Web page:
Appeals Court Allows Pennsylvania to Restrict Crowd Size During Pandemic

A large crowd of people wearing masks wait in long lines to see Titan Arum, the infamous corpse flower, on July 14, 2020, at Longwood Gardens in Kennett Square. (Shutterstock/Khairil Azhar Junos)

By Associated Press

October 1, 2020

The state Attorney General said crowd-size limits and other statewide public health orders are “life-saving mitigation tools” against the novel coronavirus.

Pennsylvania can restore pandemic restrictions on indoor and outdoor gatherings, a federal appeals court ruled Thursday, putting on hold a judge’s ruling that threw out statewide limits on crowd size and other measures meant to limit the spread of the coronavirus.

The 3rd U.S. Circuit Court of Appeals ruling means the administration of Gov. Tom Wolf, a Democrat, may once again enforce size limits on gatherings while it appeals the lower court ruling, including on the number of spectators permitted at school sporting events.

The state immediately reimposed its gathering limit of more than 25 people for events held indoors and more than 250 people for those held outside, though a Wolf spokersperson said that “additional details on indoor and outdoor gatherings will be released next week.”

Wolf himself hinted that changes might be forthcoming.

“We have to be careful about how we gather together, and I think that’s the important thing. At the same time, we’ve got to make sure that we’re being reasonable, realistic about how we do things,” said Wolf, speaking after the appeals court issued its ruling. “We’ll continue to look to make sure the guidelines we have in place are reasonable.”

U.S. District Judge William Stickman IV in Pittsburgh, an appointee of President Donald Trump, had ruled against the state’s size limits on indoor and outdoor gatherings, saying they violate citizens’ constitutional rights to assemble.

Stickman’s Sept. 14 ruling prompted many Pennsylvania school districts to allow more fans in the stands at high school football games and other athletic contests. Wolf said he’s working with school districts “to do what we can to recognize the contexts that are different in every community.”

“Stay tuned,” the governor added. “We’re working on it as we speak.”

The Pennsylvania Interscholastic Athletic Association, the governing body for school sports, said in a written statement that “we are hopeful that there may be some modifications to the restrictions.” But the PIAA added that as a result of the ruling, and without further action from Wolf, it’s telling member schools that the statewide spectator limits of 25 for indoor games and 250 for outdoor games are back in effect, including for playoffs.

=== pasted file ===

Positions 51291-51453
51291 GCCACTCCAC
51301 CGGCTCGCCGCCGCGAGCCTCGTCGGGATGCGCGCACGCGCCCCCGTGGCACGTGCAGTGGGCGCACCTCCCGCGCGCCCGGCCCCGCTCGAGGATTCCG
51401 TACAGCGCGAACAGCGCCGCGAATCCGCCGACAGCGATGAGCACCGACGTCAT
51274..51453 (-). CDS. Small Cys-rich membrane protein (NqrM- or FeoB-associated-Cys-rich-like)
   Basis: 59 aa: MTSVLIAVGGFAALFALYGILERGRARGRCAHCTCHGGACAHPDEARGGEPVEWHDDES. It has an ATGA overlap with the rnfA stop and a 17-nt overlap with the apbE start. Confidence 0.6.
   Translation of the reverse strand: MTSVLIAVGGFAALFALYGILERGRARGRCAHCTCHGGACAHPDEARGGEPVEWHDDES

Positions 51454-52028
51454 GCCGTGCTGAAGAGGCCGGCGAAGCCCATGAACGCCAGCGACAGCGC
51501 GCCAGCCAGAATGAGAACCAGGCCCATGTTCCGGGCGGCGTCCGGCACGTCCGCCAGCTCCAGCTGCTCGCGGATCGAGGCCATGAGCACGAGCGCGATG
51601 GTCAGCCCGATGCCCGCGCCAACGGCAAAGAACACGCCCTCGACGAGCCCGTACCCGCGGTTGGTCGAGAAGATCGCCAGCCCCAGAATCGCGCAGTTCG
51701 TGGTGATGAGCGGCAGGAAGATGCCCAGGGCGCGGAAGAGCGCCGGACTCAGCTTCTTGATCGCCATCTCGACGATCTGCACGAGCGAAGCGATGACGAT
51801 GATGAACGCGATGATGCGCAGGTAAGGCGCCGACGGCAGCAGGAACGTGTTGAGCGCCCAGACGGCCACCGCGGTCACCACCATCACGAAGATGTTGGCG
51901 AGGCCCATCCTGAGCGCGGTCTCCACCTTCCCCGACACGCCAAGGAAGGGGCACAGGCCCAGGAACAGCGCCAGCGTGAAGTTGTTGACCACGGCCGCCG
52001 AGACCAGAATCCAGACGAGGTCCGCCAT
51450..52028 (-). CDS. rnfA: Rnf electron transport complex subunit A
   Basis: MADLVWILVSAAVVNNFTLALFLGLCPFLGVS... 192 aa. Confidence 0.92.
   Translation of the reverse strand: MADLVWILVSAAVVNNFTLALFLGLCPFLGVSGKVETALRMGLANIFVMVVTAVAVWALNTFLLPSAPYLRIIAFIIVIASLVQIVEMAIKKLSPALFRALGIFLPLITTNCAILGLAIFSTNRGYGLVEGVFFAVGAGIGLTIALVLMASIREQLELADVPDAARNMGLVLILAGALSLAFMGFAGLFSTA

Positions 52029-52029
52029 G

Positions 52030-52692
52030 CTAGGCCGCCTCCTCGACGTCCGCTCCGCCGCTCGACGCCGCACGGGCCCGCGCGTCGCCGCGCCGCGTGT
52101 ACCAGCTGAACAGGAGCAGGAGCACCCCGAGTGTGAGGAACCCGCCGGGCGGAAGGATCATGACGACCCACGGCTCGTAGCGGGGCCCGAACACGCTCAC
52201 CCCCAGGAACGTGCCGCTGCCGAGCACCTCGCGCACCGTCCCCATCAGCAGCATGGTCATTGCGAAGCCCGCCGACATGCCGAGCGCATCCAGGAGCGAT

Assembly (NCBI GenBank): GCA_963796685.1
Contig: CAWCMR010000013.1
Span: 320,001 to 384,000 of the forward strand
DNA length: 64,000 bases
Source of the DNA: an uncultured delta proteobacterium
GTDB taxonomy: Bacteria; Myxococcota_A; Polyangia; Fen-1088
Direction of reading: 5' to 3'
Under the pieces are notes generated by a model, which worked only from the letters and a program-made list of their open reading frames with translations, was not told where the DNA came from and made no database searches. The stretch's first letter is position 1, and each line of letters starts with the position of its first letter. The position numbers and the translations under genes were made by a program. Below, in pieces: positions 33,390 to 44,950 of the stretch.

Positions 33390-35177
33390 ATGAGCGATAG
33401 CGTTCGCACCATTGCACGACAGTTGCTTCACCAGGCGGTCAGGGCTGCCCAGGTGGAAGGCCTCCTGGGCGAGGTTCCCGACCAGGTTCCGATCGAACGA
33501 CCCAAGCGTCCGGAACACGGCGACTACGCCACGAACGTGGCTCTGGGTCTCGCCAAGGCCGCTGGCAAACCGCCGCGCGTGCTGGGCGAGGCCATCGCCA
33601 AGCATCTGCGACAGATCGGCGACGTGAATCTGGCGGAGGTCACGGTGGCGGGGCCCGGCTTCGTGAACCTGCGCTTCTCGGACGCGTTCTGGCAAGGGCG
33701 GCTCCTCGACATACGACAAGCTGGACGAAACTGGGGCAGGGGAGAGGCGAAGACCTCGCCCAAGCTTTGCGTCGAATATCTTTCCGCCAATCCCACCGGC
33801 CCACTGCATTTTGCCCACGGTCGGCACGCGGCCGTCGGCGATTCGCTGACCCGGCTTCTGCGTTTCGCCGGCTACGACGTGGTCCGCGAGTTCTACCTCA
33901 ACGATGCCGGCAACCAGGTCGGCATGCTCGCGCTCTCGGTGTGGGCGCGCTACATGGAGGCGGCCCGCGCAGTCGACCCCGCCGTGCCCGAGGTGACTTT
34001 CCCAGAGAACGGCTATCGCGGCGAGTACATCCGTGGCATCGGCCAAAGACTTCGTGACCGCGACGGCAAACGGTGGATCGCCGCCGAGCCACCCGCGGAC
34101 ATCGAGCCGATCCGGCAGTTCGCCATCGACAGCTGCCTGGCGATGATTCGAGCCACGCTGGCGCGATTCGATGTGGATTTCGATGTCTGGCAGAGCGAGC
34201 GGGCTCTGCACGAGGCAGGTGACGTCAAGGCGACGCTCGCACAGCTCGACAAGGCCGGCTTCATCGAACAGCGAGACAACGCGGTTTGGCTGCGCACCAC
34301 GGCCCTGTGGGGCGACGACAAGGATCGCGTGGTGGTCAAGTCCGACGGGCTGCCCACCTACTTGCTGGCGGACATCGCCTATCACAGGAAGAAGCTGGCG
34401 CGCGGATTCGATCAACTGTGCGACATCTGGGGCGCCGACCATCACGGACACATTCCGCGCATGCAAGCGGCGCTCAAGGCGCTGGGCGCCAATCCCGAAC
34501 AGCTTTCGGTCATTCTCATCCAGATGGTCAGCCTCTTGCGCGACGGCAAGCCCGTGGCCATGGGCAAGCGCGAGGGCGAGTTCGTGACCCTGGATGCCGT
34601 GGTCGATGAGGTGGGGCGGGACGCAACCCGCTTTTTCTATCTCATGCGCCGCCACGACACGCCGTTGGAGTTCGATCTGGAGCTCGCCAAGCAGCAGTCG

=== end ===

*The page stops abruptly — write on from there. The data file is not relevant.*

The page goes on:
Schools began telling parents about the reinstated spectator limits, scuttling Friday night football crowds, eliminating attendance at girls’ volleyball games and provoking disappointment and outrage on social media.

The office of Attorney General Josh Shapiro asked the Philadelphia-based appeals court to intervene in the case after Stickman declined to stay his own order. Shapiro’s office said crowd-size limits and other statewide public health orders are “life-saving mitigation tools” against the virus, and warned that “eliminating the congregate limits during the pendency of this appeal will result in people’s deaths.”

More than 160,000 people in Pennsylvania have contracted the virus since the beginning of the pandemic, and more than 8,100 deaths have been attributed to COVID-19, according to state health officials. After falling in August, infections have been trending back up in Pennsylvania as students head back to K-12 schools and colleges, according to the COVID Tracking Project.

Stickman’s ruling also invalidated key parts of the Wolf administration’s early pandemic response, including his orders requiring people to stay at home and shuttering thousands of businesses deemed “non-life-sustaining.” Wolf had since eased many of the restrictions the plaintiffs objected to in their lawsuit, and he said he has no plans to reinstate them.

Other state and federal courts have rejected various challenges to Wolf’s authority to impose public health orders in response to the pandemic.

But Stickman sided with plaintiffs that included hair salons, drive-in movie theaters, a farmer’s market vendor, a horse trainer and several Republican officeholders in ruling that Wolf’s policies were overreaching, arbitrary and violated citizens’ constitutional rights.

The three-judge appeals panel that put Stickman’s ruling on hold include two judges appointed by President George W. Bush, a Republican, and one appointed by President Barack Obama, a Democrat.

“We are disappointed but undeterred,” said attorney Thomas W. King III, who represents the plaintiffs.


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